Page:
As the bitcoin exchange Mt. Gox was careening toward collapse in early February, its owner, Mark Karpeles, found that even some fellow virtual-currency advocates were losing faith.
Members of the Bitcoin Foundation’s board, an important promoter of virtual currencies, were losing confidence because the exchange had been associated with another foundation member who was arrested in January on money-laundering charges. The young currency in recent months had been increasingly backed by prominent investors, but the taint of criminal activity was starting to take over the headlines.
Some wanted Karpeles, chief executive of Mt. Gox, the Tokyo-based site that once had been the go-to place to buy bitcoins, to either resign from the foundation or be removed from its board, said people briefed on the matter.
It was that steady erosion of faith in the bitcoin community that ultimately served as the death knell for Mt. Gox, which had been enduring a series of problems, including having accounts frozen by authorities in the United States last year. Without the public backing of bitcoin believers, Mt. Gox lacked the ability to get the financing it needed, those familiar with the discussions say.
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On Friday, Mt. Gox filed for bankruptcy protection, five days after Karpeles resigned from the foundation and just days after its website went dark. The exchange said that most likely it had lost 750,000 of its customers’ bitcoin holdings and more than 100,000 of its own coins, or more than $450 million worth.
Mt. Gox also said it has debts of about $63.6 million.
At a news conference in Tokyo, Karpeles, dressed in a suit instead of his usual T-shirt, bowed in contrition and apologized in Japanese.
“There were weaknesses in the system,” he said. “I’m truly sorry to have caused inconvenience.”
It is not clear how much lasting damage the collapse of Mt. Gox will do to the push by venture capitalists and wealthy investors to turn bitcoin and other digital currencies into a viable alternative to traditional currencies such as the U.S. dollar and the euro. Digital-currency advocates say other exchanges were quickly supplanting Mt. Gox as the place for people to convert traditional currencies into bitcoins, and the impact will be short-lived.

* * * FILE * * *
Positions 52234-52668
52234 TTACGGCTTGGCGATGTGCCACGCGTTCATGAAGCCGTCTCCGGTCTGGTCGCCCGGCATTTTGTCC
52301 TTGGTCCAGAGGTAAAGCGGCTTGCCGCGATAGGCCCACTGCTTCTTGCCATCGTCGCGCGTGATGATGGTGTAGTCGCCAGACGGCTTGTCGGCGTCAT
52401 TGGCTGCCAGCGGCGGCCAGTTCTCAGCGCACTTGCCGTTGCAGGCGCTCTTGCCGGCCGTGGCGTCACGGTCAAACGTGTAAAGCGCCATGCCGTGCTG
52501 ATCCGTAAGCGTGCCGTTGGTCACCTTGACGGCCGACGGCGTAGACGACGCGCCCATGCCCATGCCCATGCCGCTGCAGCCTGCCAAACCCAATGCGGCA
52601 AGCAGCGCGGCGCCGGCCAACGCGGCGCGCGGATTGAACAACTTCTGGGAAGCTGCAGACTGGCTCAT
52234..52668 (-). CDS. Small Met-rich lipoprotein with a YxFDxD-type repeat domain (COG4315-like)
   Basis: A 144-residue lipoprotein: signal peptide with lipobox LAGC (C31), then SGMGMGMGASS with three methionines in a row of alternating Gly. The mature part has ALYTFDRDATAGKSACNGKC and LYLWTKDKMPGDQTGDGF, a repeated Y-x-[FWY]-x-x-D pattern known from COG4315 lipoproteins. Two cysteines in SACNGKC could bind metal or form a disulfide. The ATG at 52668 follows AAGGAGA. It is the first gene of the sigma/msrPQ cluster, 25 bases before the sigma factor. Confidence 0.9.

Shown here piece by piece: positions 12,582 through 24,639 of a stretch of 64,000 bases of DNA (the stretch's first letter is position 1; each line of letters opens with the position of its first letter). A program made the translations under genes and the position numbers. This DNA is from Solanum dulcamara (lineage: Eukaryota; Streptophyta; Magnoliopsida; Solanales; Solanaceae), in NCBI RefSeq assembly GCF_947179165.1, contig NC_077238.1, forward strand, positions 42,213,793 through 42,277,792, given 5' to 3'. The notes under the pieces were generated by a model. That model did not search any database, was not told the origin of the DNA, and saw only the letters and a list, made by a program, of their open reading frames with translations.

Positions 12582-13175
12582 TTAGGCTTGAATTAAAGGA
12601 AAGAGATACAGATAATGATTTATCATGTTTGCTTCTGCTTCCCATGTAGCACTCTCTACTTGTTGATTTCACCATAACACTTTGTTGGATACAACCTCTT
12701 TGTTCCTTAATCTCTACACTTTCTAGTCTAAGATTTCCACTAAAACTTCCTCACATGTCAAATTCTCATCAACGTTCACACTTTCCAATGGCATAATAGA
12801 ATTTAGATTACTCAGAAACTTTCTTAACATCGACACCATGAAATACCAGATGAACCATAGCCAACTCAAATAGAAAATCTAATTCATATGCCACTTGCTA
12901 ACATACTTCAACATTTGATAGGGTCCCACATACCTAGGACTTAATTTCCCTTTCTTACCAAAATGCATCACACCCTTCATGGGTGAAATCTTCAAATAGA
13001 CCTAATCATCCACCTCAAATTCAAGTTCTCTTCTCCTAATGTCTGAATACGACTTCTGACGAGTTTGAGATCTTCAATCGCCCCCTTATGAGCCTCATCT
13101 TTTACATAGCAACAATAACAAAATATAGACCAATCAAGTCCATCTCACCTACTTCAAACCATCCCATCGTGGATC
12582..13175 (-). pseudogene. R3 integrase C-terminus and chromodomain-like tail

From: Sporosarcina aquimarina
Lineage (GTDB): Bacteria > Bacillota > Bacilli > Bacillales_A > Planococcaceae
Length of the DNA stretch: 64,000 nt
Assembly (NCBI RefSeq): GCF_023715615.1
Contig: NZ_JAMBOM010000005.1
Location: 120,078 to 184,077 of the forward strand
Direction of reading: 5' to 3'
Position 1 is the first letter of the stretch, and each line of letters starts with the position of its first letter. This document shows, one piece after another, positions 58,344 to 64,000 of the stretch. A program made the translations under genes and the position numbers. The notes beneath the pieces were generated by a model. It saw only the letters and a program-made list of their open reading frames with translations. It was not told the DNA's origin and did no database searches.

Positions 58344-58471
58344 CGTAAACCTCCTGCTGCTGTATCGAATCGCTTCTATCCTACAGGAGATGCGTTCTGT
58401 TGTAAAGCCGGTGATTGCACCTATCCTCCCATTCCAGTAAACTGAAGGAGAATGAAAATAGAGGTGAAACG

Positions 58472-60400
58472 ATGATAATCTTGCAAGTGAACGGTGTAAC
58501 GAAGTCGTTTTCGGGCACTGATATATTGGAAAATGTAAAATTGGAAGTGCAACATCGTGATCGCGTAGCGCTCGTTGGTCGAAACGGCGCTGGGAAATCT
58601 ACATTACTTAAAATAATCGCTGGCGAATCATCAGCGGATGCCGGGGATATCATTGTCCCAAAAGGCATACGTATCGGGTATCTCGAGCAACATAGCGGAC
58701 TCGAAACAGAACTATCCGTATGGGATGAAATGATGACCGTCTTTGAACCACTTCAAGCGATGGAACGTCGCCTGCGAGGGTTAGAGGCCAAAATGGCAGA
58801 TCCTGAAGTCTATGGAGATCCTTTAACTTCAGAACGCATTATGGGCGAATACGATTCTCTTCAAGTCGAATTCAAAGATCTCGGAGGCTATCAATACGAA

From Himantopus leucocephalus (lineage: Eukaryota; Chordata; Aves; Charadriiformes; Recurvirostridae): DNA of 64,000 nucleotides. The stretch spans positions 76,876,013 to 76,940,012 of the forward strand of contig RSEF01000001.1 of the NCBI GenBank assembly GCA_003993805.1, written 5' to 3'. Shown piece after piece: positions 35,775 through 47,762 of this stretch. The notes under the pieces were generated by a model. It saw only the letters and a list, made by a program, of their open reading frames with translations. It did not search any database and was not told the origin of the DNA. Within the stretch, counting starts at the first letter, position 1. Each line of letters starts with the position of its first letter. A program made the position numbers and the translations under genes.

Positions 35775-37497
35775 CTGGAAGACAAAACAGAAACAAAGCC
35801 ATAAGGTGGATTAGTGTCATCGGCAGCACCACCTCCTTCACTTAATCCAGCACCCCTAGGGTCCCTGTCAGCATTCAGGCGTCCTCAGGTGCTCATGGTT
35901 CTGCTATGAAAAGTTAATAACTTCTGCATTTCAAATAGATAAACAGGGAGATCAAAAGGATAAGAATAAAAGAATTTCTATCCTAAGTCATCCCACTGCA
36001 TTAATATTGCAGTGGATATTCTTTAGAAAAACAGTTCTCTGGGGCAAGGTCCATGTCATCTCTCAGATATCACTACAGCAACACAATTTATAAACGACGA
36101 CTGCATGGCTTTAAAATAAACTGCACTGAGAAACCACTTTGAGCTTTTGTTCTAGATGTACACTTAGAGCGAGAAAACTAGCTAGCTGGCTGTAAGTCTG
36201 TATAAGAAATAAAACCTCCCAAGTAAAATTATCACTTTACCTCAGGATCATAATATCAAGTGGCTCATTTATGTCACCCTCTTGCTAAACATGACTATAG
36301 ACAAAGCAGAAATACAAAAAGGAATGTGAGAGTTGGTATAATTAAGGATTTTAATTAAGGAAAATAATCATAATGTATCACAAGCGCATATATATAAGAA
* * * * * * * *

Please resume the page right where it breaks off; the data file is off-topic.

But U.S. prosecutors are stepping up their inquiries. They have issued subpoenas to several digital-currency companies, including Mt. Gox and the Internet Credit Union, based in New Brunswick, N.J., and one in Japan, said several other people briefed on the matter.
Prosecutors hope to better understand how money is transferred in the digital realm and converted from dollars to bitcoins. The people briefed on the matter said they would not be surprised if authorities subpoena other companies and institutions involved in money transfers.
Many of Mt. Gox’s woes came shortly after Charlie Shrem, another pioneer in the world of virtual currencies, was arrested by U.S. authorities in New York on money-laundering charges Jan. 26.
Shrem’s arrest set off alarm bells at the Bitcoin Foundation because he was a foundation board member and because the criminal complaint against him said his co-conspirator had used a “third party bitcoin exchange service based in Japan” to park his money. The clear reference to Mt. Gox unnerved the foundation’s other members, even though prosecutors did not claim wrongdoing by either Mt. Gox or Karpeles.
For the foundation, which is dedicated to promoting the legitimate uses of bitcoins and combating their popular image as playthings for the rich or as a vehicle for online drug dealers to launder money, it potentially was too much of a public-relations hit for Shrem and Karpeles to remain on the board.
The case against Shrem, 24, the chief executive of BitInstant, another bitcoin-exchange business, appears to grow out of an investigation into now-defunct Silk Road, a virtual one-stop market for illegal drugs.
Marc Agnifilo, a lawyer for Shrem, said his client intended to plead not guilty to the charges.
Bitcoin prices had briefly tumbled after the site went dark, but have since recovered.
On Friday, Bitcoin was trading at $539, according to the website Coindesk.
Still, Bitcoin investors are left to figure out what, if any, recourse they have against their losses at Mt. Gox. At least one class-action lawsuit has been filed.